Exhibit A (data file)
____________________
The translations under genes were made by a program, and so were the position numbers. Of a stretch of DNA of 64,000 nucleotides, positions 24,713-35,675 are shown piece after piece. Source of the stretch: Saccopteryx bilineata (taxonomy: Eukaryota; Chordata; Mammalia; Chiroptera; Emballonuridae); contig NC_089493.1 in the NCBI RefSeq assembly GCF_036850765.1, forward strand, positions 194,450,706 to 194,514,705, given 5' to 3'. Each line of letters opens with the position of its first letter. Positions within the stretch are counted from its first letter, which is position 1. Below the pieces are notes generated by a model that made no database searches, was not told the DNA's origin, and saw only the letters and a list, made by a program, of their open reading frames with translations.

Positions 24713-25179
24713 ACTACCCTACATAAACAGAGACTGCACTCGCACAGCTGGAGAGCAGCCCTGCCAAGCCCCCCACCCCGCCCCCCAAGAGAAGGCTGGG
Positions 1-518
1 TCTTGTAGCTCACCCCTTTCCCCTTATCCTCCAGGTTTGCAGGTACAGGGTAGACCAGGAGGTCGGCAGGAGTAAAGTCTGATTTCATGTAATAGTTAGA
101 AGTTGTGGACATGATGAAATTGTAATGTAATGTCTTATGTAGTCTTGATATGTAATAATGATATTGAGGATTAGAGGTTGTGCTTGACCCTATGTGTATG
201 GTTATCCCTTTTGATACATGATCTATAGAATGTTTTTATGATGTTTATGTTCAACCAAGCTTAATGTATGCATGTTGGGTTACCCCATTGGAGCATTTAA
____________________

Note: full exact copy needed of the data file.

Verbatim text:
The translations under genes were made by a program, and so were the position numbers. Of a stretch of DNA of 64,000 nucleotides, positions 24,713-35,675 are shown piece after piece. Source of the stretch: Saccopteryx bilineata (taxonomy: Eukaryota; Chordata; Mammalia; Chiroptera; Emballonuridae); contig NC_089493.1 in the NCBI RefSeq assembly GCF_036850765.1, forward strand, positions 194,450,706 to 194,514,705, given 5' to 3'. Each line of letters opens with the position of its first letter. Positions within the stretch are counted from its first letter, which is position 1. Below the pieces are notes generated by a model that made no database searches, was not told the DNA's origin, and saw only the letters and a list, made by a program, of their open reading frames with translations.

Positions 24713-25179
24713 ACTACCCTACATAAACAGAGACTGCACTCGCACAGCTGGAGAGCAGCCCTGCCAAGCCCCCCACCCCGCCCCCCAAGAGAAGGCTGGG
Positions 1-518
1 TCTTGTAGCTCACCCCTTTCCCCTTATCCTCCAGGTTTGCAGGTACAGGGTAGACCAGGAGGTCGGCAGGAGTAAAGTCTGATTTCATGTAATAGTTAGA
101 AGTTGTGGACATGATGAAATTGTAATGTAATGTCTTATGTAGTCTTGATATGTAATAATGATATTGAGGATTAGAGGTTGTGCTTGACCCTATGTGTATG
201 GTTATCCCTTTTGATACATGATCTATAGAATGTTTTTATGATGTTTATGTTCAACCAAGCTTAATGTATGCATGTTGGGTTACCCCATTGGAGCATTTAA